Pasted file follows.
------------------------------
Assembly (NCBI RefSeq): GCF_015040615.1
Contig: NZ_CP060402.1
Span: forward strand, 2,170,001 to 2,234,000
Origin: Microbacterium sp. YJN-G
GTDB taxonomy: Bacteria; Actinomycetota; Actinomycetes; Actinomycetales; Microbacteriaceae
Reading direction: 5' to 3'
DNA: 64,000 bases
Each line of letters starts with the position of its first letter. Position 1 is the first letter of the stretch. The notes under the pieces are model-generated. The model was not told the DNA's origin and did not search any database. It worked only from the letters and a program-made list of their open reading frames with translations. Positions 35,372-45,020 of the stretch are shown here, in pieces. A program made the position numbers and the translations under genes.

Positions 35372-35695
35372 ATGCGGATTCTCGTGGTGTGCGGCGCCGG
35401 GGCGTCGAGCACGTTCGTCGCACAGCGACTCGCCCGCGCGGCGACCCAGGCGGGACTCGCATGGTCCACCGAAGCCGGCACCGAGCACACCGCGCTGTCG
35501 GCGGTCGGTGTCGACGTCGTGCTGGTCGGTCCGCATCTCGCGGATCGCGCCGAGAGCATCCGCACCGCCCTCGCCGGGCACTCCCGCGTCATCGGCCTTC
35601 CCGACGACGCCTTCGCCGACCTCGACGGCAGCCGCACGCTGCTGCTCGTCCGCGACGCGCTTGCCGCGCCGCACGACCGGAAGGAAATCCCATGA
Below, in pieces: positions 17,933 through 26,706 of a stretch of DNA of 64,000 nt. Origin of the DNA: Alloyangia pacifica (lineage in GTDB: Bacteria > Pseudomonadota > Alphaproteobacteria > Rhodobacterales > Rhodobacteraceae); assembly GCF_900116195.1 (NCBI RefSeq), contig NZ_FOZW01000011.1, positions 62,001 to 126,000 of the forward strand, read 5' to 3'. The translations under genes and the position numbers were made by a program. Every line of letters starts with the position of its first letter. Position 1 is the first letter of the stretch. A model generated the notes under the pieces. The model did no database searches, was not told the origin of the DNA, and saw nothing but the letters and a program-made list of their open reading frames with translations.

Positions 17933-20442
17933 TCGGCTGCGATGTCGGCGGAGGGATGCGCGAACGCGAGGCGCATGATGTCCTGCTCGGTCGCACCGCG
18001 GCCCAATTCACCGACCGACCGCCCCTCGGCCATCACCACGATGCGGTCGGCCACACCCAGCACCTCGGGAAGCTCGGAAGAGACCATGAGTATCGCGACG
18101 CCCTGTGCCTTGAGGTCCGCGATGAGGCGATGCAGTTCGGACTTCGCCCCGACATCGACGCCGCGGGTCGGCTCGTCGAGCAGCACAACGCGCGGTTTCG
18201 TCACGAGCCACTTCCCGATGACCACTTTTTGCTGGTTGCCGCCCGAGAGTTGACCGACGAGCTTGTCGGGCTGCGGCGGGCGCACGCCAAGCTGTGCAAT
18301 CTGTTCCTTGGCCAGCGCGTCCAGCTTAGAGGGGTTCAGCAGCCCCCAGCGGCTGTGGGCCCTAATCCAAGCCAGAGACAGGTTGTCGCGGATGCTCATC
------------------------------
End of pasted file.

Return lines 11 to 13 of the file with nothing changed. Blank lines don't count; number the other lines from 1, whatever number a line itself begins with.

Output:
35401 GGCGTCGAGCACGTTCGTCGCACAGCGACTCGCCCGCGCGGCGACCCAGGCGGGACTCGCATGGTCCACCGAAGCCGGCACCGAGCACACCGCGCTGTCG
35501 GCGGTCGGTGTCGACGTCGTGCTGGTCGGTCCGCATCTCGCGGATCGCGCCGAGAGCATCCGCACCGCCCTCGCCGGGCACTCCCGCGTCATCGGCCTTC
35601 CCGACGACGCCTTCGCCGACCTCGACGGCAGCCGCACGCTGCTGCTCGTCCGCGACGCGCTTGCCGCGCCGCACGACCGGAAGGAAATCCCATGA